I had never been to the south of Maharashtra in my entire life. Travel always took me north and further north. Untill last month.
Hampi is a small village in Karnataka, better known in the mainstream tourism for its ancient temple and ruins than for its significance as a climbing hub for climbers the world over. Along with Badami, it has a terrain that climbers would call a paradise. Hampi especially, is known as a bouldering spot. You do not require any climbing gear other than your PA shoes, chalk bag and a crash pad. Hampi is also a Hippy town and to quote another traveler friend, it is the where Goan after party takes place. Hampi is where I was headed to in December of 2012.
I was to unite with my climbing group directly in Hampi, after a brief stop over at Hyderabad. An overnight bus journey would take me from Hyderabad to Hospet where I would board a local bus that would drop me at Hampi, right across the famous Virupaksha temple.
My short stay in hyderabad was wonderful. My friends took me through all the good areas viz Hitech city, Jubilee Hills, Banjara Hills, Imax-where I saw The Hobbit! and a not-to-be missed ‘Dialogue in the Dark’ show in InOrbit Mall. I liked the peaceful and modern feel of this part of hyderabad. The older Hyderabad, with its famous monuments, museum and structures, remains to be explored in the next trip.
I boarded the bus for Hospet at 9 p.m. and started my iPod playlist to entertain myself through the 9 hour long journey ahead. if there is one thing about bus journeys that can annoy you, it has to be this- to have a passenger travelling with a kid on just one ticket, sit next to you. That implies that one hour into the journey, the kid would have landed from the lap of his mother to the space between your seat and his mother’s seat. And you are expected to tolerate the inconvenience by infusing into yourself a spirit that is abundant in generosity. I tried pretending to be great for 3 hours before I could muster the courage to tell the lady to take the kid on her lap and please let me have my own space for which I have duly paid my money. I of course got a sour look from the mother. A look that tries to convince you that you are the most evil person around.
Come morning and I try asking the driver and the conductor about the drop point and the approximate time we’d take to reach there. I discover in that moment that they only speak Telgu, neither Hindi nor English. The driver stops answering after I repeat my questions, unable to comprehend their responses in Telgu. Some fellow passenger takes mercy on me and guides me till he has dropped me to the local bus stand where I can take bus for Hampi.
After a not-so-great night, the countryside around Hospet-Hampi, with its fields and coconut tress felt wonderful. After 30 minutes, I found myself at Hampi! Boudelresque views welcome the tourists into this town.
But apparently, my back packing was yet to be over. Hampi is divided into two sides by Tungabhadra river. Virupaksha temple is on one side of the river while the climbing area and the area where all the Hippy junta stays is across the river.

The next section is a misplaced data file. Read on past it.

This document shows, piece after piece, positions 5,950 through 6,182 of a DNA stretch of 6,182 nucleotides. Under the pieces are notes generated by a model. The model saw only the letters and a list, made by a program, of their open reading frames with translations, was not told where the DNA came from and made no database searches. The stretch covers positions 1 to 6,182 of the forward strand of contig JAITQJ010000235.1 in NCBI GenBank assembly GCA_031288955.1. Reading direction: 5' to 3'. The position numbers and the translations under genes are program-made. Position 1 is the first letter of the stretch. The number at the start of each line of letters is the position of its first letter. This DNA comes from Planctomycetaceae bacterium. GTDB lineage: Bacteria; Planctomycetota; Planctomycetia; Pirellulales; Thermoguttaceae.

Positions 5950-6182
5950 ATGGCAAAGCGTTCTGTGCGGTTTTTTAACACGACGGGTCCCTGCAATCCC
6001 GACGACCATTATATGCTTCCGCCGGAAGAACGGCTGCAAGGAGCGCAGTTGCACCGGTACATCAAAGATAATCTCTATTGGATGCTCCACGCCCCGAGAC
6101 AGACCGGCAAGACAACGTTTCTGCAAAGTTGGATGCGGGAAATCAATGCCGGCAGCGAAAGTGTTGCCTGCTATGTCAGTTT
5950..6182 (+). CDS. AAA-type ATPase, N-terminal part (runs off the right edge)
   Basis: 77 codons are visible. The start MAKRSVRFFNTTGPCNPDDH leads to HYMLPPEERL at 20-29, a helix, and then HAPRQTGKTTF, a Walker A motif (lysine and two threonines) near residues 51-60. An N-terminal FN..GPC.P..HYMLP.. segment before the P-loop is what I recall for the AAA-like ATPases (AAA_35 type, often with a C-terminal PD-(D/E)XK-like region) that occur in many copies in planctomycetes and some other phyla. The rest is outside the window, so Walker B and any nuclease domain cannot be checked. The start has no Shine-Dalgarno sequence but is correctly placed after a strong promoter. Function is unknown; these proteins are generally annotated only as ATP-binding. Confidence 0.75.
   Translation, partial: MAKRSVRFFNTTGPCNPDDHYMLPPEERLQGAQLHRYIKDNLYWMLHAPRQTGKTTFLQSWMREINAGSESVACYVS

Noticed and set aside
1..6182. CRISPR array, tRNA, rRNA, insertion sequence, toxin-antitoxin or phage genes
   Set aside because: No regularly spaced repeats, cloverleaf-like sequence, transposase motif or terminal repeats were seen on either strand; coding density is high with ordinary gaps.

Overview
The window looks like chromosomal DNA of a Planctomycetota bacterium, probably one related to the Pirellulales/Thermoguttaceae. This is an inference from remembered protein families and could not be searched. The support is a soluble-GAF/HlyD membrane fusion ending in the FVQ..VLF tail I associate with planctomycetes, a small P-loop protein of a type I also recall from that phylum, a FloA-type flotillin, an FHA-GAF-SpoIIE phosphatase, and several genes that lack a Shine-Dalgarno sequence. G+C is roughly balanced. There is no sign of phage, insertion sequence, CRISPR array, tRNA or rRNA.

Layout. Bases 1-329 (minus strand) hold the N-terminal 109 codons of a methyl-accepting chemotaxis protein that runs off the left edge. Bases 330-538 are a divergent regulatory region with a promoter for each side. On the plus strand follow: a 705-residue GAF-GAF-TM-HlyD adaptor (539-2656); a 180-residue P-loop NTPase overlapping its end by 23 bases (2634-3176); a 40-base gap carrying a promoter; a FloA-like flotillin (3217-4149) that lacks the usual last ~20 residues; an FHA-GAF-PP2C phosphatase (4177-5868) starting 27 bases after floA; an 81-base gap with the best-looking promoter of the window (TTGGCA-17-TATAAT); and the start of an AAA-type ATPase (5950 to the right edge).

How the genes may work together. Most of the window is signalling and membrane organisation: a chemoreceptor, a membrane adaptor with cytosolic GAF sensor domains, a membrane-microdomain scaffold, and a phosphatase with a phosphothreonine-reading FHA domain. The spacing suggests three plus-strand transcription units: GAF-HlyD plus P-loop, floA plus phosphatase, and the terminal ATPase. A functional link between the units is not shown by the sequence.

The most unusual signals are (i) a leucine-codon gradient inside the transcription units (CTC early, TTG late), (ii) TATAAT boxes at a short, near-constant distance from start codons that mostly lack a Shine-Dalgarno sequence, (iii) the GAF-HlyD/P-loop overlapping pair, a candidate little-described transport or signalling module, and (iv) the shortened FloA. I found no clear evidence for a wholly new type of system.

I paid Rs. 50 to go from bus stand to the ferry point in an autorickshaw ( fixed rate
) and paid another 15 Rs. to go across the river and finally met my climbing buddies.
Hampi on the other side can be described as paddy fields, hills strewn with huge and numerous numerous boulders, hut like resorts and loads of non Indian travelers. Narrow paths that dont have tarmac on them. It’s a relaxed place. If you are looking for a quiet gateaway from the madness of the cities and want to stay away from crowded hill stations, Hampi is the place to go for. One can rent bicycle or the vintage Luna ( that 50 cc two wheeler one used to see so commonly on Indian roads about 15 years back. ) and explore around Hampi. There’s a lake nearby as also a hill-top temple and quaint countryside to be enjoyed around Hampi.
Goan Cottage is a famous resort in Hampi. It is supposed to be a cool place to stay at. We had booked our rooms here only. But my trip was following Murphy’s law and upon entering the resort, the owner informed us that he had cancelled our bookings after getting a call from one of us that we no longer want to stay there on account of some friend’s ill health. That was an outright lie. We could have understood and left had he plainly told us that rooms were unavailable. But blaming it all on us using a lie was something we could not digest and we had a big verbal fight with the liar. We left the place obviously and within 20 minutes, had found nice accommodation at Gauthami Guest House just some distance away. At Rs.200 per day ( as opposed to Rs. 800 at Goan Cottage ) for a twin sharing room, with restaurant for lunch , dinner and breakfast, Gauthami offered us everything that us climbers needed. We were happy!